AS the ducks circle closer, the cadence of my heartbeat rises to match the beating of their wings. My dog, Zeke, and I remain hidden in the shadows of a large, round bale of hay. The ducks circle closer. At last we stand. Mallards, black ducks, and teal flare at the sight of us and wing their way back toward the pond where they spend the night. This is how I have been spending my evenings lately. A twilight walk puts a cap on the day that cannot be matched by the evening news. My slightest stir-rings in late afternoon now put Zeke into a tizzy. He spins and whines and generally makes a nuisance of himself. He knows that soon I will find his leash and slide the whistle around my neck and it will again be time to watch the ducks.
When we first reach the field of mown hay surrounded by alders and large tracts of sturdy white oaks and maples, it is still light. We have time to traverse the field and poke around in the woods. Even now the ducks are flying. High overhead as singles or in small flocks of three or four they pass. Now to the river, back to the pond. At their early evening altitude there are no discernible markings to look for. The small ones are teal, the larger ones are blacks and mallards. They fly fast, very fast, and are gone.
Sometimes we follow their flight into the woods and toward the river. Zeke always likes to romp through the ferns and undergrowth of the woods. The thick forest of oaks gives way to giant pines and then maples, ash, and alders as we approach the river. There is a pool where the river backs up behind some fallen logs, and this is where they sit. Zeke slows to a tiptoe and I walk crouched over and clumsy. If we could get just a little closer, no, away they fly. If I have my camera along, I take the picture anyway. The ducks will be nothing more than dark specks in an underexposed picture, but I will know what they are and remember.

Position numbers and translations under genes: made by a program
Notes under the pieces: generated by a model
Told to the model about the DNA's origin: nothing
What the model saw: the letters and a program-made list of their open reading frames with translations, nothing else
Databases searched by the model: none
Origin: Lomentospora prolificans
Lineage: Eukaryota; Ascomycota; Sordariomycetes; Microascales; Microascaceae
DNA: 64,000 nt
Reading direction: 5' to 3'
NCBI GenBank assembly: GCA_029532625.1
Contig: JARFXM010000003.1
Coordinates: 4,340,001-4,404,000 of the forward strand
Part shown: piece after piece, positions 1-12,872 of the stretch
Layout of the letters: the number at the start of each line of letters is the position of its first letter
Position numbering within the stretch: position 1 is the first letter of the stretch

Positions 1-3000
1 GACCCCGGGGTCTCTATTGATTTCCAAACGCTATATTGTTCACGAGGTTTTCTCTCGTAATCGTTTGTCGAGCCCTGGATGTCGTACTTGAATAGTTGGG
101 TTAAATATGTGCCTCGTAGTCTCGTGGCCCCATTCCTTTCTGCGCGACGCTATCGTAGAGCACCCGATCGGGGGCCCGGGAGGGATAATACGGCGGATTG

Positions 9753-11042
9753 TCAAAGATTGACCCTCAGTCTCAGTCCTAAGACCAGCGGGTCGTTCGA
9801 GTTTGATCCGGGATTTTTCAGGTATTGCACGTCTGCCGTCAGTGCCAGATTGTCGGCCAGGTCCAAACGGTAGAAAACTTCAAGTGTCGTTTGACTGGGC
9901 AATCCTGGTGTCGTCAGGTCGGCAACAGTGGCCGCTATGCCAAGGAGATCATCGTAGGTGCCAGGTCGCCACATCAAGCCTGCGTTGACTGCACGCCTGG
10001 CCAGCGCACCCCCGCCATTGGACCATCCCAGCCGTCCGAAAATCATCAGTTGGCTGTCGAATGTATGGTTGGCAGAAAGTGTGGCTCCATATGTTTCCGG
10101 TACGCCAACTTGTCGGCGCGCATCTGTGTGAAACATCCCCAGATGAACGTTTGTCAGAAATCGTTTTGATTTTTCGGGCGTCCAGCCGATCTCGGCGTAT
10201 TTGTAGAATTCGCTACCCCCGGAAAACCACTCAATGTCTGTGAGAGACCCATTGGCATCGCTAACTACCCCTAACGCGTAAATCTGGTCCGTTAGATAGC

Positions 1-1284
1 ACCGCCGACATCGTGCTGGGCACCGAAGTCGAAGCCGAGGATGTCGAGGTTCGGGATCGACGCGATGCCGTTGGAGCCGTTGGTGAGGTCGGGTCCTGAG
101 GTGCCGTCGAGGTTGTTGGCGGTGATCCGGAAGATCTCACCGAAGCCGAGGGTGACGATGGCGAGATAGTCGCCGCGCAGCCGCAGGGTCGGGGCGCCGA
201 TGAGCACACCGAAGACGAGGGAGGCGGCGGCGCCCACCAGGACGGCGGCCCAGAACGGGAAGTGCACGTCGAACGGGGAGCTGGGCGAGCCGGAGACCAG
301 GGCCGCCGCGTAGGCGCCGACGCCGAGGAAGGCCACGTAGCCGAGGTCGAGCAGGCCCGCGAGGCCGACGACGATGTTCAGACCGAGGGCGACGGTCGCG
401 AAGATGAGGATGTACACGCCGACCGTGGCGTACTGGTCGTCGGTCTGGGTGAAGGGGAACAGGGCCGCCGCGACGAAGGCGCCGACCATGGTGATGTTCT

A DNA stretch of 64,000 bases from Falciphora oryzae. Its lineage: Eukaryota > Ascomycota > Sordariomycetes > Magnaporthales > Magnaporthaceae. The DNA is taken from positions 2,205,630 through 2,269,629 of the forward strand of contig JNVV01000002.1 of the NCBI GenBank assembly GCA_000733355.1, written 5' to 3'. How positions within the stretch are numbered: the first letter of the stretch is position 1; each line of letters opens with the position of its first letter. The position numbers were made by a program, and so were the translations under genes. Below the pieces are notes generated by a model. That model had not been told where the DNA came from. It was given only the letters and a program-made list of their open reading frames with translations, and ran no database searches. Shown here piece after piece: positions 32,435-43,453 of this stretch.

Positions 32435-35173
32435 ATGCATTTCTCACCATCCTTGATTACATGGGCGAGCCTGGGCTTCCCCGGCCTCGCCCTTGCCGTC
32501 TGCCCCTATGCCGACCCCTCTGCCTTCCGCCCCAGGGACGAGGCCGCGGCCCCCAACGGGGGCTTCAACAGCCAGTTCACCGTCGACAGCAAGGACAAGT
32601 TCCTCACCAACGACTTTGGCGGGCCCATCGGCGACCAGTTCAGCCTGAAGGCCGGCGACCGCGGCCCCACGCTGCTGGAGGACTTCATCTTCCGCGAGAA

When we get back to the open field, it is nearly dark. No ducks are flying now. There is nothing but the still of dusk as the mist rises off the mown hay to chase away the twilight. We walk to our favorite bale and crouch down in the darkest shadow. Soon it will begin. Like a play orchestrated to perform every night at precisely 15 minutes before dark, the ducks rise off the pond across the road. Flocks, or rather waves, of 10, then 15 fly overhead. They skim through the last pale, rose-colored rays of dusk and then, leaving not a wake or sign of having been there, are gone. Back to the pond. Back to the safety of open water and darkness.
I look down at Zeke. His ears are cocked and his eyes search the horizon, always waiting for another flock. It will come. Tomorrow night when we are again waiting for the performance of the ducks.